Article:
Havering’s Councillors: Value for money?

The Council meeting, 22nd March 2023, was shocking. The shock didn’t come from what was said or discussed. It was because so many councillors didn’t turn up. Out of 54 councillors only 47 appeared. This an absentee rate of 13%. Or, as HR experts call it: ‘A Red Flag’ event. What’s going on? Councillors aren’t amateurs, they’re paid £200 pw as an allowance. They aren’t contracted to do any specific hours but attend a minimum number of meetings per year. Council meetings are their only obligation.

Provoked by this I researched the three months from 1st January 2023.2 The Council meeting, 18th January 2023, had two non-appearances.3 The all-important budget setting meeting, 1st March 2023, is a ‘three-line-whip’ event. Seven councillors were absent from the meeting that set Council Tax for the year 2023-4.4 That decision affects every resident in Havering. And seven councillors didn’t turn up!

On consecutive Council meetings, seven members were absent. There shouldn’t have been any absentees without exceptional circumstances. But 16 different councillors missed three Council meetings. This is worrying.

They couldn’t all have been taken suddenly ill: Could they?


1 Agenda for Council on Wednesday, 22nd March, 2023, 7.30 pm | The London Borough Of Havering p1 Absentees were Councillors Osman Dervish, Brian Eagling, Sarah Edwards, James Glass, Linda Hawthorn, Robby Misir and Susan Ospreay.

2 For January go to Monthly meetings calendar – January 2023 | The London Borough Of Havering Follow links for the next two months, or trace backwards for previous months. Research completed on 27th March 2023

3 Councillors David Godwin and John Wood

4 Councillors Dilip Patel, Robert Benham, Patricia Brown, Christine Vickery, Viddy Persaud, Carol Smith and Joshua Chapman

Havering Council Meeting: 22nd March, 2023

Damian White’s ten-month sulk is over.1 He’s positioning Conservatives in their new opposition role. Damian is ‘Love-Bombing’ the HRA/Labour administration with helpfulness.

At Question Time there were 15 questions and four resulted in requests for further meetings or, even steering groups to help deal with issues. Paul Middleton (@50)2 looked as if he’d been ambushed over the Leisure centre by Damian. Keith Darvill (@54) positively embraced Damian in his Climate Change role. Christine Vickery (1:01) was brushed off by Barry Mugglestone but came back for more over CCTV in Ardleigh Green. Finally, Joshua Chapman (@1:04) had a meeting of minds with Paul McGeary.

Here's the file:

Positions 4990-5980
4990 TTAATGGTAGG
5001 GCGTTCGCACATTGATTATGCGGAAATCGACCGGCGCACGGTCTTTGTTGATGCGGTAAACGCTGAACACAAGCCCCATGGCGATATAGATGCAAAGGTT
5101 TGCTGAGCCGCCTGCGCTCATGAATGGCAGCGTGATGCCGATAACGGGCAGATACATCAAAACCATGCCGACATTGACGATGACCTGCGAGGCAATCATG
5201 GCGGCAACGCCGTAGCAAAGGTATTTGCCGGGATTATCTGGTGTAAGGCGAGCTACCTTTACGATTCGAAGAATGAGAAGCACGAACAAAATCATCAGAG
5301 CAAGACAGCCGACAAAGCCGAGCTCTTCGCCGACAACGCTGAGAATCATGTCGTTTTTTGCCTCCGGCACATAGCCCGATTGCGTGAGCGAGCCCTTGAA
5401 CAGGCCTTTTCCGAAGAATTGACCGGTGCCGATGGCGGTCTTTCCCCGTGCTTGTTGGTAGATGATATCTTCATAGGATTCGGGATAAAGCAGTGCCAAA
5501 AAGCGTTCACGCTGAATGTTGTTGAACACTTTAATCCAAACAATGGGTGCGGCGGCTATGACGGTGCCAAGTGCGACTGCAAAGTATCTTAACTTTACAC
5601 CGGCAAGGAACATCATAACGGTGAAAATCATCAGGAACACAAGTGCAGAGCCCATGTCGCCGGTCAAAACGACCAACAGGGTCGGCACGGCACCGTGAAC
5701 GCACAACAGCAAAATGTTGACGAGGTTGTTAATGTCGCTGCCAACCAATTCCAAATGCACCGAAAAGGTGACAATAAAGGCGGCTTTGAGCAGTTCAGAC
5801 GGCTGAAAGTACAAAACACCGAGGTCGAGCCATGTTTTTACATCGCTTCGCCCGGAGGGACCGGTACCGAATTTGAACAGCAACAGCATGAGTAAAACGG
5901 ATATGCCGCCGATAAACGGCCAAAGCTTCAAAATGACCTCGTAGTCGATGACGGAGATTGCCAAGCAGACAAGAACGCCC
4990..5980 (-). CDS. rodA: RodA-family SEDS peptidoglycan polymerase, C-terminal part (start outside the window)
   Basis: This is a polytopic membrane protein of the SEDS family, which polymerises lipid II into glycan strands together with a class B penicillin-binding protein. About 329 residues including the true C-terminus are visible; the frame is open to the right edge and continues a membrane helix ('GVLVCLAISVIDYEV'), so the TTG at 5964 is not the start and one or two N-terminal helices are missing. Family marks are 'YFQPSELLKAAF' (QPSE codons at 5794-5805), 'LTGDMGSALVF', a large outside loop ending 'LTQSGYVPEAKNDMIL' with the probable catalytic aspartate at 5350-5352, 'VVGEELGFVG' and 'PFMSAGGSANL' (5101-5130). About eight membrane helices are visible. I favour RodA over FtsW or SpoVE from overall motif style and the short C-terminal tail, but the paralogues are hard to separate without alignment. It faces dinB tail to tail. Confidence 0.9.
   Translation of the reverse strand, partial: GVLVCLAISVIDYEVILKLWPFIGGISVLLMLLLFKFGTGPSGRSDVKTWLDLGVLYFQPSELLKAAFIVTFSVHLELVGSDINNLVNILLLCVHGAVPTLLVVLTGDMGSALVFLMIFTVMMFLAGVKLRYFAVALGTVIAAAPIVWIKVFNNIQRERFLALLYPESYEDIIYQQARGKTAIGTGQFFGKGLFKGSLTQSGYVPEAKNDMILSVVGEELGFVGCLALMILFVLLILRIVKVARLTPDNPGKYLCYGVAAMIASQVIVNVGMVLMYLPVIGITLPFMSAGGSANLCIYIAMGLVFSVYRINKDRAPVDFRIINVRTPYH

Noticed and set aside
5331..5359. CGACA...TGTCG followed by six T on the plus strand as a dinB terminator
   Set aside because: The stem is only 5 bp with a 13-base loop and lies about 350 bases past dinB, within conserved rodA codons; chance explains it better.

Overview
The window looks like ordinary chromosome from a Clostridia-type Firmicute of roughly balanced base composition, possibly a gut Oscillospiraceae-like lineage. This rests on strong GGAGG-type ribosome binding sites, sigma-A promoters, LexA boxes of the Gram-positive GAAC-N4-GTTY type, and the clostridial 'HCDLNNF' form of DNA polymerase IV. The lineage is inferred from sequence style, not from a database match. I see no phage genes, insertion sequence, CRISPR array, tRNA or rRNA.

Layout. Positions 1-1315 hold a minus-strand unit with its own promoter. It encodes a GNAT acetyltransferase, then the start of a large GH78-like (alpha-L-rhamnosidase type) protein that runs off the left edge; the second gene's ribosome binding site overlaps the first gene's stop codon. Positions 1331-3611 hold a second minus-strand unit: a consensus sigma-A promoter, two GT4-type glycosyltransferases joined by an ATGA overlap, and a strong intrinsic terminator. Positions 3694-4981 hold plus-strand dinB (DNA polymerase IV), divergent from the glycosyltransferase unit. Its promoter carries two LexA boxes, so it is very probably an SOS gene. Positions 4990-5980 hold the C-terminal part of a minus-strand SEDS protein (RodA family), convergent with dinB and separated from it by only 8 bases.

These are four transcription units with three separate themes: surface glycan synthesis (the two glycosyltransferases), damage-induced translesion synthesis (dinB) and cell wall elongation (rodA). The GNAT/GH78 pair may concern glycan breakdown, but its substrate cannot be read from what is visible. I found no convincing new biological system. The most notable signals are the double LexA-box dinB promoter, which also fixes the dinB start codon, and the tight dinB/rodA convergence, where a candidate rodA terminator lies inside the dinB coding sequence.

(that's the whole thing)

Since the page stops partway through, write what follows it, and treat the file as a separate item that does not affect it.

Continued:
Damian’s new ‘Love-Bombing’ policy triumphantly concluded the meeting. Keith Prince (@2:01) accepted an HRA Amendment in its entirety. Keith’s skill-set doesn’t usually include sweetness and light and everyone reeled back. A political earthquake! The CEO was so shocked he took legal advice on what a composite motion meant in this situation. Four minutes later the wrong decision was made.

Judith Holt (@17) hadn’t read Damian’s memo. She presented a petition for anti-ULEZ warriors and read their diatribe even though it’s against Council procedure. The Mayor silenced her and was roundly booed.

‘New Conservativism’ is pleasing but what does Damian really have in mind? Endlessly fascinating.


1 See Havering Council Meeting, 18th January 2023 – Politics in Havering At this meeting the Conservatives opted out from the normal democratic process

2 Webcast is here Annotator Player (sonicfoundry.com) Times relate to the webcast. This is 50 minutes

Havering’s Cabinet ‘debates’ CCTV: 8th March, 2023

The estimated cost of this Upgrade and CCTV Relocation Proposal is £2.423m, to be funded from Capital and CIL monies.1

As a minimum, a ‘debate’ about spending £5 million capital and £500,000+ revenue should include a discussion of effectiveness. Councillors were unaware there were questions to ask. They seemed equally unaware that officers had noted CCTV isn’t a legal obligation. The decision was made without considering the economics and effectiveness of CCTV.